It will go to increased sales of gas to provide the energy to pour the money down a hole, and to the consultant engineers who design the system, and probably mainly to the Chinese for the necessary kit. Plus a management fee for the troughing companies who farm the subsidy.

    • Jordan permalink
      March 17, 2023 6:42 pm

      Don’t worry about a £20bn bonanza Peter. It won’t happen.
      You won’t find any tangible use for the £19bn in Budget forecasts (which go out 5 years). This is purely an exercise in window dressing. Expect many announcements from lots of people to make it look like something is happening. A good deal of money will be spent on non-jobs in design, engineering, legal, planning, banking, PR, as well as webpages and visitors centres. But nothing will get much further than the drawing board.
      The SMR competition is the same: a distraction with no real intention of ever producing anything. So don’t allow yourself to be distracted by that either.
      The serious public money will be spent on Sizewell C. And then the next EPR to follow. Expect much chumming-up and back-slapping with our French neighbours. We might even get some power from these behemoths in 15-20 years. Maybe!

  5. March 17, 2023 5:44 pm

    Levies is but a euphemism for “rate payer subsidies.” The so-called green energy sources have soaked up literally billion$ in subsidies with nothing to show for it. If green tech worked there would be a market for it. This is a Marxist ploy by the WEF and the climate fanatics to destroy fossil fuel industries–even if it means going back to living in caves that are heated by open fires.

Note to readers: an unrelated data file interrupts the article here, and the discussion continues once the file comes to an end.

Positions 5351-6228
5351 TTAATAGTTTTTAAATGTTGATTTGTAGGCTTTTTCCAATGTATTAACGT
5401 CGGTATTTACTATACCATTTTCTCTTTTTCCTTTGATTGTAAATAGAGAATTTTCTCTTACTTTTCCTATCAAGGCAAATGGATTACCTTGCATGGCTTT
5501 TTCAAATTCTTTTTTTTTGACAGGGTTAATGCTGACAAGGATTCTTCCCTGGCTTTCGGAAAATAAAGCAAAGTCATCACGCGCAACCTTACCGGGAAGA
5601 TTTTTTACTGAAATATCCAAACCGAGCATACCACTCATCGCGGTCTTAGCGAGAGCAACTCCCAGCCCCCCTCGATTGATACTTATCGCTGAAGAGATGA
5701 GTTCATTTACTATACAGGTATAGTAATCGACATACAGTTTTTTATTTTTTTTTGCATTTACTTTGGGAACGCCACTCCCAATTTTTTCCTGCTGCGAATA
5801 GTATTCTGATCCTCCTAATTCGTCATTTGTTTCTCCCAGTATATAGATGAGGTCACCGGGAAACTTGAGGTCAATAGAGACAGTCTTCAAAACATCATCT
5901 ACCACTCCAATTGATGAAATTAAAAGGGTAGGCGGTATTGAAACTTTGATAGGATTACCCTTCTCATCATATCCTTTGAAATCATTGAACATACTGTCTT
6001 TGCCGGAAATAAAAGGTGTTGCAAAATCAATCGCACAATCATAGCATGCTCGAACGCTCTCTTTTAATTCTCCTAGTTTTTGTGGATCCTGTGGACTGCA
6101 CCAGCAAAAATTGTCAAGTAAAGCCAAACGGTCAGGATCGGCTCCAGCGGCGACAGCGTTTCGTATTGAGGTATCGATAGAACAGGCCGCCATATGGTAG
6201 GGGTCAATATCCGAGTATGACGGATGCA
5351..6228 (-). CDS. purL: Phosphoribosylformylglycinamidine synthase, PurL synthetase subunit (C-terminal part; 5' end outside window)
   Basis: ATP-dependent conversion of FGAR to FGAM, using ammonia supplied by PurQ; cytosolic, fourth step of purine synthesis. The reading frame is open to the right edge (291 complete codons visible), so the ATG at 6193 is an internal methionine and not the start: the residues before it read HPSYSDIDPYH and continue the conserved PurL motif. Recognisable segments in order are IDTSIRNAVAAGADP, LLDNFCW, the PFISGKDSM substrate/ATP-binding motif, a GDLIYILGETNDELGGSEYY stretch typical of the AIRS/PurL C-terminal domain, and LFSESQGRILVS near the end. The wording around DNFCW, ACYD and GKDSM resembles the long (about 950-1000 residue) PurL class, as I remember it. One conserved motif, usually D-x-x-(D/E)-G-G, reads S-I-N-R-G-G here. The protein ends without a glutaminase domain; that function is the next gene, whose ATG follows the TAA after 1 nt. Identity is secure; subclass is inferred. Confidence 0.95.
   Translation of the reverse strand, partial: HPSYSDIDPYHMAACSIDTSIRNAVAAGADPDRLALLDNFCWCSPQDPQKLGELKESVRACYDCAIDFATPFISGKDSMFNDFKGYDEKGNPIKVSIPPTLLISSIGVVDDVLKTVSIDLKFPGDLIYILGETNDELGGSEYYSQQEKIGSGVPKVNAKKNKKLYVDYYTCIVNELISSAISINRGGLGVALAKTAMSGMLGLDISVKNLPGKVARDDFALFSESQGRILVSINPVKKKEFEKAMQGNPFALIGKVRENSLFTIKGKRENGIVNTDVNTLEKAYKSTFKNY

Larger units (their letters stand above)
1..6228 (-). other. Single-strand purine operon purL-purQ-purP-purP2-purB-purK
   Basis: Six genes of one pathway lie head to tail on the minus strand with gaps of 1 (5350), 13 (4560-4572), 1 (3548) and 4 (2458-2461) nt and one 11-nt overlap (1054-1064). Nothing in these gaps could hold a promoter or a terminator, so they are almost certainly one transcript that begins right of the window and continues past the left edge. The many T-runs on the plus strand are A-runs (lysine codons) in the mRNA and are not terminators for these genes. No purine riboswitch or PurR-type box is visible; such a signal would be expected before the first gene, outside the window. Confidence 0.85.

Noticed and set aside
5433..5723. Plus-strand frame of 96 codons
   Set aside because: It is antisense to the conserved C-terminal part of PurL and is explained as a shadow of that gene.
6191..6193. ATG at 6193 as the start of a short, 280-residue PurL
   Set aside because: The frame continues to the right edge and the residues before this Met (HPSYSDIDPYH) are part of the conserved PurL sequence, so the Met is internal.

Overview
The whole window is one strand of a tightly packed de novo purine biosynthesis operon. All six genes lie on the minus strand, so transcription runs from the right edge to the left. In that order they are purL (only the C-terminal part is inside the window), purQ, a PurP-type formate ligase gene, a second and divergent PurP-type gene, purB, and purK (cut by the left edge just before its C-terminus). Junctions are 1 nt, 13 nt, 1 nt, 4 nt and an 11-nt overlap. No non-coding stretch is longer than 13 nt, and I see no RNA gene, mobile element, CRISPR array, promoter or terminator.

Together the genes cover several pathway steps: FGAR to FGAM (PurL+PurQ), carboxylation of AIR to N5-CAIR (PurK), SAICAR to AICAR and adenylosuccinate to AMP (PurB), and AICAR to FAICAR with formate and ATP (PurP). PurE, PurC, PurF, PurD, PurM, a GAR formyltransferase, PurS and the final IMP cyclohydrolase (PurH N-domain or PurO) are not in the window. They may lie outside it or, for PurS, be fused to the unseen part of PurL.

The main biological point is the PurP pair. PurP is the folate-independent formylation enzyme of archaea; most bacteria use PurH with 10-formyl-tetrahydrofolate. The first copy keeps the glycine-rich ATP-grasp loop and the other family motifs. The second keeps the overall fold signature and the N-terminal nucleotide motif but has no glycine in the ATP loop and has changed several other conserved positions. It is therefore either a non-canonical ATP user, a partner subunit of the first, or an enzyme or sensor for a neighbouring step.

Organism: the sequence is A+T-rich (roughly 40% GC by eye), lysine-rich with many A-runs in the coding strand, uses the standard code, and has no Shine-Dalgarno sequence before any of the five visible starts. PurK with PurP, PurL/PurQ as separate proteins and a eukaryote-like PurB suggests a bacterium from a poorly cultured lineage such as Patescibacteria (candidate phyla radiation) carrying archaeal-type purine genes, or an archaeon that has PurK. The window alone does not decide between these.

6. March 17, 2023 6:31 pm


    Thank you for producing this. I mentioned it a short while ago, when I was trying to make sense of the November numbers — but adding the other three levies is what everyone needs to be told about loud and clear.
    Don’t worry about the WEF and various shills — look at what is happening right across Scotland. Everywhere there are schemes coming forward — huge schemes that will have terrible effects on the landscape and wildlife. RES have just announced two such schemes in this part of the Borders, the slightly grotesque consequence is that each application will have to account for the impact of the other scheme when doing the cumulative picture.
    The developers tell us NPF4 (new Scottish planning policy) has opened the door. And so in they are all rushing to profit from the subsidies. You are quite right to point the cost in a few years time. But maybe even the Government might wake up to that …
    That’s why these numbers need maximum publicity

  7. Nicholas Lewis permalink
    March 17, 2023 8:35 pm

    The good news is, if govt hold the line, is AR4 CfD windfarms look dead in the water now and its clear AR5 aint going to clear anywhere near as low so that subsidy wont go as far. Then they will realise a capacity crunch is coming and we find more CCGTs coming forward but at much higher capacity market prices unless they are given confidence they wont be shut out of the system in the 20230’s.

Leave a Reply

Fill in your details below or click an icon to log in: Logo

You are commenting using your account. Log Out /  Change )

Twitter picture

You are commenting using your Twitter account. Log Out /  Change )

Facebook photo

You are commenting using your Facebook account. Log Out /  Change )

Connecting to %s

%d bloggers like this: